Background & aims: Inflammatory bowel disease (IBD) is a risk factor for colorectal cancer (CRC). There have been marked changes in the management and treatment of IBD over the past decades, but little is known about how these changes have impacted morbidity and mortality (time trends in risk) of CRC in patients with IBD.
Methods: We assessed cancer occurrence and mortality in a large population-based cohort of patients with IBD who were diagnosed from 1954 to 1989 (n = 7607). Through register links, we collected data on vital status of all registered cases of CRC, as well as intestinal surgeries and mortalities from CRC through 2004. Relative risks for CRC incidence and mortality, by calendar period of follow-up evaluation, were assessed within the cohort (using Poisson regression and taking age, sex, extent of IBD, and time since IBD diagnosis into account) and also compared with the general population using standardized incidence and mortality ratios.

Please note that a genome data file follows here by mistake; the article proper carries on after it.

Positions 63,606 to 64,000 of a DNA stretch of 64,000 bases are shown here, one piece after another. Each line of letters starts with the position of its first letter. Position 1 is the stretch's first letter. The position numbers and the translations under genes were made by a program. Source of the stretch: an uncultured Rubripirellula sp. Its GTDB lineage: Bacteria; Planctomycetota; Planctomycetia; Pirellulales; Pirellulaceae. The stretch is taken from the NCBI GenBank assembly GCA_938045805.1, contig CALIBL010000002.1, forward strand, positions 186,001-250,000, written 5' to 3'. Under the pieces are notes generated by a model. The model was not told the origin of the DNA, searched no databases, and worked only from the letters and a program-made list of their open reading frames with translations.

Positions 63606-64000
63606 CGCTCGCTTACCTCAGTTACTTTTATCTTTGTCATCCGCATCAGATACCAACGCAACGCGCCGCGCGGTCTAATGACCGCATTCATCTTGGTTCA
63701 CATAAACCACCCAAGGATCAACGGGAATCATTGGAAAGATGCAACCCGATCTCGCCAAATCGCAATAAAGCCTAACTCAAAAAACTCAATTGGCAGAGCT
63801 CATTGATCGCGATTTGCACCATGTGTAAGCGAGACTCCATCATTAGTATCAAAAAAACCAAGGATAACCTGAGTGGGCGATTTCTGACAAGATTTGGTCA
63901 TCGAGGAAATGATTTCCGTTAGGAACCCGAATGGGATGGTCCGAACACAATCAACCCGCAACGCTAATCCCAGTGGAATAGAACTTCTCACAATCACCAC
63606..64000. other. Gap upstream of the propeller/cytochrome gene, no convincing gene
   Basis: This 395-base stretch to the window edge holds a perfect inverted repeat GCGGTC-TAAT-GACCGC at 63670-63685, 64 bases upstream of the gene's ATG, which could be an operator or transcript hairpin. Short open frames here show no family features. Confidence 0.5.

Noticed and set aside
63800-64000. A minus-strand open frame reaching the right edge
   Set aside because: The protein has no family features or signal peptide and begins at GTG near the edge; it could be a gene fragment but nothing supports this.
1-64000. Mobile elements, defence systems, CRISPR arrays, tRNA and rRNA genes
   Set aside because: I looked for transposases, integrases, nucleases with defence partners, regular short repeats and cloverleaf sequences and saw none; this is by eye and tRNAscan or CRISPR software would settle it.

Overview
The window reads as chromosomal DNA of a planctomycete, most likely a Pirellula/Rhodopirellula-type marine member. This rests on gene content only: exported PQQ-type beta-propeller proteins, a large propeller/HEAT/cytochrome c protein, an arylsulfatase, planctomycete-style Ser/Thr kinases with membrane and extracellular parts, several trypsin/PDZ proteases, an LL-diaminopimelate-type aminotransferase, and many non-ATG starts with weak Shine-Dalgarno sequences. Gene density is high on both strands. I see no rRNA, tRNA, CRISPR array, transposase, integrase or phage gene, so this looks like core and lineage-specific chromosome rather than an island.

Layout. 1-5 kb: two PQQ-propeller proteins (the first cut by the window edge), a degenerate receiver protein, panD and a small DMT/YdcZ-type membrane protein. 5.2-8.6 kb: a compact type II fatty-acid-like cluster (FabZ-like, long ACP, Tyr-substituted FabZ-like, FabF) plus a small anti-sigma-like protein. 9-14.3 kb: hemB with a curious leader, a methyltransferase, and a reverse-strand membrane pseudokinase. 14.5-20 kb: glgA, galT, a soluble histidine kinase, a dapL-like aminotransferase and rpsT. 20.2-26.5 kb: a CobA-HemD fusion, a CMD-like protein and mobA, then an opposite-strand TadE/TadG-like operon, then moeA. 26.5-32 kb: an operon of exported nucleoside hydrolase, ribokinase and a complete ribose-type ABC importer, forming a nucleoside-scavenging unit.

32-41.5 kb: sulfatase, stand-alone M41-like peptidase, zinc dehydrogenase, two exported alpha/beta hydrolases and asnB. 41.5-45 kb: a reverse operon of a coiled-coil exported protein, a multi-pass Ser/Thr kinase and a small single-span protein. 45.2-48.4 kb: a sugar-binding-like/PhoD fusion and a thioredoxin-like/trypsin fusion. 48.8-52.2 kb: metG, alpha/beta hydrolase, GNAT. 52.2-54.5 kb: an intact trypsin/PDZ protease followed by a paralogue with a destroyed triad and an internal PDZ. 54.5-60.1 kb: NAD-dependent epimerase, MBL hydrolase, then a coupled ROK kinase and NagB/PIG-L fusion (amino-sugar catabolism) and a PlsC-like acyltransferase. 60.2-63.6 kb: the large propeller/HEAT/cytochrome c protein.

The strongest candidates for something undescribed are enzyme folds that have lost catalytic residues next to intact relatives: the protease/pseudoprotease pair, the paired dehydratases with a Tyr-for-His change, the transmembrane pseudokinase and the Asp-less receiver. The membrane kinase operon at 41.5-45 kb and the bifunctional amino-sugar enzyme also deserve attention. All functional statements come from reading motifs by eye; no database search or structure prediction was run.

Results: During 198,227 person-years of follow-up evaluation for the 7607 patients with IBD, 188 new cases of CRC were observed (crude incidence, 95 per 100,000; 95% confidence interval, 82-109); 92 deaths from CRC were registered. Within the IBD cohort, as well as vs the general population, the incidence of CRC showed a tendency towards a decline whereas the mortality from CRC decreased several-fold from the 1960s through 2004.
Conclusions: Over the past 35 years, the risk of diagnosis of CRC in patients with IBD has not declined significantly, but the risk of dying of CRC has decreased substantially.